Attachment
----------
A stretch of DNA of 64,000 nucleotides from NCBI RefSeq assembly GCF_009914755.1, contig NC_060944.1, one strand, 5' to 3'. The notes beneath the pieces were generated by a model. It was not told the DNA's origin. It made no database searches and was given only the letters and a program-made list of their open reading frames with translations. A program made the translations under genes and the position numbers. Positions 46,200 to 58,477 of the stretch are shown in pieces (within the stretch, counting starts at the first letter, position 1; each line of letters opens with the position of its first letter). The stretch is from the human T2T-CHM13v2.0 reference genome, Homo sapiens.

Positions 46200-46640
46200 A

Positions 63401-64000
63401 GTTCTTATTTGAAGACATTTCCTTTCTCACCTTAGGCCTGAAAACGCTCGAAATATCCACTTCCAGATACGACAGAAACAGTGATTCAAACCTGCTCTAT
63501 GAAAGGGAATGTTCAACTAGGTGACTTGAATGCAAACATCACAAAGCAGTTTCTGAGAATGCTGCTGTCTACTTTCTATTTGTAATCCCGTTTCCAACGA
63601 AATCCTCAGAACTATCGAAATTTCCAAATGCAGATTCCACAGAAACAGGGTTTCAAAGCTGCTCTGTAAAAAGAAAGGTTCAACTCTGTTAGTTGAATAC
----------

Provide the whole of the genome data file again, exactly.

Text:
A stretch of DNA of 64,000 nucleotides from NCBI RefSeq assembly GCF_009914755.1, contig NC_060944.1, one strand, 5' to 3'. The notes beneath the pieces were generated by a model. It was not told the DNA's origin. It made no database searches and was given only the letters and a program-made list of their open reading frames with translations. A program made the translations under genes and the position numbers. Positions 46,200 to 58,477 of the stretch are shown in pieces (within the stretch, counting starts at the first letter, position 1; each line of letters opens with the position of its first letter). The stretch is from the human T2T-CHM13v2.0 reference genome, Homo sapiens.

Positions 46200-46640
46200 A

Positions 63401-64000
63401 GTTCTTATTTGAAGACATTTCCTTTCTCACCTTAGGCCTGAAAACGCTCGAAATATCCACTTCCAGATACGACAGAAACAGTGATTCAAACCTGCTCTAT
63501 GAAAGGGAATGTTCAACTAGGTGACTTGAATGCAAACATCACAAAGCAGTTTCTGAGAATGCTGCTGTCTACTTTCTATTTGTAATCCCGTTTCCAACGA
63601 AATCCTCAGAACTATCGAAATTTCCAAATGCAGATTCCACAGAAACAGGGTTTCAAAGCTGCTCTGTAAAAAGAAAGGTTCAACTCTGTTAGTTGAATAC